Jack Lew, the director of the White House Office of Management and Budget, responds to the CBO analysis released today showing the extent of the White House’s budget optimism over the next decade:
There are two main reasons why our projections differ. First, is that the CBO re-estimate does not reflect two important budget policies. In the budget, the President laid out a plan to make a historic investment in our transportation infrastructure in order that our country can keep pace with our competitors in the global economy. We were crystal clear that this spending had to be paid for with a bipartisan funding source and that if one was not identified, that the Administration would not support making these investments. This way there would be no risk that this spending would add to the deficit. CBO chose to treat this spending as a free-standing initiative, not in tandem with our commitment to pay for it – which is not the policy we proposed.
Similarly, the budget proposes that we fully pay for the cost of fixing the Medicare physician payment formula so that reimbursement rates are not cut dramatically which could lead to doctors refusing to treat Medicare beneficiaries. In past years, this fix was not paid for, but last year, the President signed into law a fully paid for fix for one year, and our budget identified tens of billions of dollars in specific health care savings that will pay for another two years. With three years of the fix paid for, we believe that this establishes a pattern of practice – critically important in scoring policies — that strengthens our commitment to work with Congress on a permanent solution. Again, CBO chooses not to make this assumption.
The second main difference between our and CBO’s analysis is that our economic assumptions differ. The economic forecast in our 2012 Budget, which was prepared in November 2010, is actually more cautious than the consensus forecast for 2011, and is well within the range of the Federal Reserve’s assumptions in all years. Beyond the short-term, we believe that the economy will fully recover after this recession as it has after previous ones. It is our view that the economy will return to full strength, and that is a view shared by the Federal Reserve as well. [Emphasis added]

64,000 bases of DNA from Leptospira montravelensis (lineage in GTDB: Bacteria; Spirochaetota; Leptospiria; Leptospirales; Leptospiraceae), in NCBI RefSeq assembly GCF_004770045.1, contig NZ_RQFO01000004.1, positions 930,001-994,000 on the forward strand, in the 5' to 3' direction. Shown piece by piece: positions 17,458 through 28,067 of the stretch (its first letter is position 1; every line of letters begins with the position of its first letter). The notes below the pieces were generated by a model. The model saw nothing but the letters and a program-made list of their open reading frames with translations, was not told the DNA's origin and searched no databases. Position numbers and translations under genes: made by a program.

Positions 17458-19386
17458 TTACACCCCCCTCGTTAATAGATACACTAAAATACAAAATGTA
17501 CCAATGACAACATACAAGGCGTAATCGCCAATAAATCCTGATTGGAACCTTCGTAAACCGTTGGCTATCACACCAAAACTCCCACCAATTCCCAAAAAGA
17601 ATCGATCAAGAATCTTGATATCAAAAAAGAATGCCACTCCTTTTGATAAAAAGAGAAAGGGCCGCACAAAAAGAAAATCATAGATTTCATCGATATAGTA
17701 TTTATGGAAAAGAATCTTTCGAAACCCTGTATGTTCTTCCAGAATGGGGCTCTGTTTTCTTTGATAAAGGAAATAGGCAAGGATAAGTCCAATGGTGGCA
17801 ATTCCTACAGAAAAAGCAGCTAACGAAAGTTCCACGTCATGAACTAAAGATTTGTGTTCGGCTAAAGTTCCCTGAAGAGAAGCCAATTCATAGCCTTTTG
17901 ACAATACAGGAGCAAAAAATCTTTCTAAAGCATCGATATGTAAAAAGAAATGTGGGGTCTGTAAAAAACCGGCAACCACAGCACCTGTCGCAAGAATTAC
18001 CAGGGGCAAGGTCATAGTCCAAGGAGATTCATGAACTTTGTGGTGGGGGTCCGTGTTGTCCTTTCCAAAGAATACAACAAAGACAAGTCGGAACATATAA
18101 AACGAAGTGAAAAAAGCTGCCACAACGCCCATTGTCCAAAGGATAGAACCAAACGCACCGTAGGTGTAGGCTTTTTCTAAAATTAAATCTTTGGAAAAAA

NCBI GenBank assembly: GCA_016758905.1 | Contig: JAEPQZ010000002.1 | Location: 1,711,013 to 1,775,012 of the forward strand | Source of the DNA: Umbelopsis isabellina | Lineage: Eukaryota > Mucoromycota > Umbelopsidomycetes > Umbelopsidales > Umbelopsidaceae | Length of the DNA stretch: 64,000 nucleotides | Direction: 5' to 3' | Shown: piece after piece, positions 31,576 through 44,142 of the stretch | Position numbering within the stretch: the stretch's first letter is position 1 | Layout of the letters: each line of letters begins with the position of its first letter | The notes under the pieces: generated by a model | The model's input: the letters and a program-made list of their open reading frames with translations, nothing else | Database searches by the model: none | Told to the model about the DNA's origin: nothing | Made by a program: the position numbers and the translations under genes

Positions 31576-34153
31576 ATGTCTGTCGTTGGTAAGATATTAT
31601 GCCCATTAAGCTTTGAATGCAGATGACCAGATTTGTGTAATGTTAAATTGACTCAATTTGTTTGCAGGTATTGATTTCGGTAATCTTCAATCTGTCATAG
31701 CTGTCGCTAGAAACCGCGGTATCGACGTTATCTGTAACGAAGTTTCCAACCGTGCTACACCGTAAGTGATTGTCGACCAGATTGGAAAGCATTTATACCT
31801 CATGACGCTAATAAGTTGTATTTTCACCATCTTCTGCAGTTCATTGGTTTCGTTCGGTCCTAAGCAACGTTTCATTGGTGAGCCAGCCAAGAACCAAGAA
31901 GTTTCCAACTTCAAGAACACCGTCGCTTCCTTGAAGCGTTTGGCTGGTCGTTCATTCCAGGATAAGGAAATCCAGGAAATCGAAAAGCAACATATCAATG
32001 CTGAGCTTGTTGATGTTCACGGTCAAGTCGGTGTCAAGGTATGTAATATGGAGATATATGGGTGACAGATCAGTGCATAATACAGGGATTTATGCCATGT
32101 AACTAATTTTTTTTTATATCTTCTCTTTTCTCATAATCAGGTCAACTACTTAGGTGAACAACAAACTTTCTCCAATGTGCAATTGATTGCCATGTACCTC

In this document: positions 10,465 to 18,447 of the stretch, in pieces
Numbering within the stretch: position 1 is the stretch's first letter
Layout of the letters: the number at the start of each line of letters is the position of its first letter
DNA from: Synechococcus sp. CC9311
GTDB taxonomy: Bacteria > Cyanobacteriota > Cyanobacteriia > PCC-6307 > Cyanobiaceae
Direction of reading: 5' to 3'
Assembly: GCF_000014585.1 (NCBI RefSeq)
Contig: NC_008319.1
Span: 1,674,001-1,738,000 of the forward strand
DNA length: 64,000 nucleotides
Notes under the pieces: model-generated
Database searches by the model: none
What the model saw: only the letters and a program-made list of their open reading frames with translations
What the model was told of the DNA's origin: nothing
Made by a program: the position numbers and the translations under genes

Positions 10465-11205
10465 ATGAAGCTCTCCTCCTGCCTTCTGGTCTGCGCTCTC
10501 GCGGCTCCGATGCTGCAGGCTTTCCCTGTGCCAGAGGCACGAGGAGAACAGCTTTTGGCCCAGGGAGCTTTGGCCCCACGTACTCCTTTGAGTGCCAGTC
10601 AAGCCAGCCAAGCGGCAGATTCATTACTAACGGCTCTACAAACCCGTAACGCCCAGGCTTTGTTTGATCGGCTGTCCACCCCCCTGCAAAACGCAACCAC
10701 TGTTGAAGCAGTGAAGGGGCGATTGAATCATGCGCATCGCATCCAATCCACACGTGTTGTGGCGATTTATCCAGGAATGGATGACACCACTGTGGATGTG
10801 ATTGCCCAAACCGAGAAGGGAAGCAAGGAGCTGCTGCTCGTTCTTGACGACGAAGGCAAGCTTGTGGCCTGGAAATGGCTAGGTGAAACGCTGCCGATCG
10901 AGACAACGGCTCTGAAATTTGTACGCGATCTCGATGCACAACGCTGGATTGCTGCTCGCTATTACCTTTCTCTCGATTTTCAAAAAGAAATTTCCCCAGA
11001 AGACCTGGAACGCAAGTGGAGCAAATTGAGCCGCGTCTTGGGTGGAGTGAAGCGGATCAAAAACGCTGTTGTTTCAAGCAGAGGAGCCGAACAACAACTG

Two comments on Lew’s arguments. First, recall the magnitude of the difference between the CBO and White House estimates of deficits over 10 years: $2.2 trillion. As the linked chart shows, the White House’s higher revenue comprise make up $2.o trillion, or 90%, of this difference. That’s not just the result of leaving out a doc fix offset ($315 billion through 2021 according to the White House) or transportation revenues ($328 billion through 2021). Lew’s second point about different GDP forecasts gets more to the crux of the difference in revenue forecasts, but note that while OMB assumes an economy that’s 3.5% larger in 2021 than CBO does, their 10-year revenue estimates are 5.5% higher (about 4% if you add in the OMB estimates of the doc fix offset and the transportation pay-for to the CBO estimate). So there’s something fundamentally different about OMB’s revenue assumptions.
My second comment is simple: how can CBO score policies that haven’t been proposed? It’s not like the president’s budget goes to an automatic up-or-down vote before the U.S. Congress; quite the opposite, in fact: it’s usually DOA. So why not propose a concrete way of paying for new infrastructure and the doc fix? Furthermore, what if the president’s budget expressed an absolute commitment to fully balance the budget but didn’t offer a path for getting there? Would the CBO be expected to score such an amorphous promise? If so, that would seem to open the door to quite of bit of manipulation of CBO by the White House.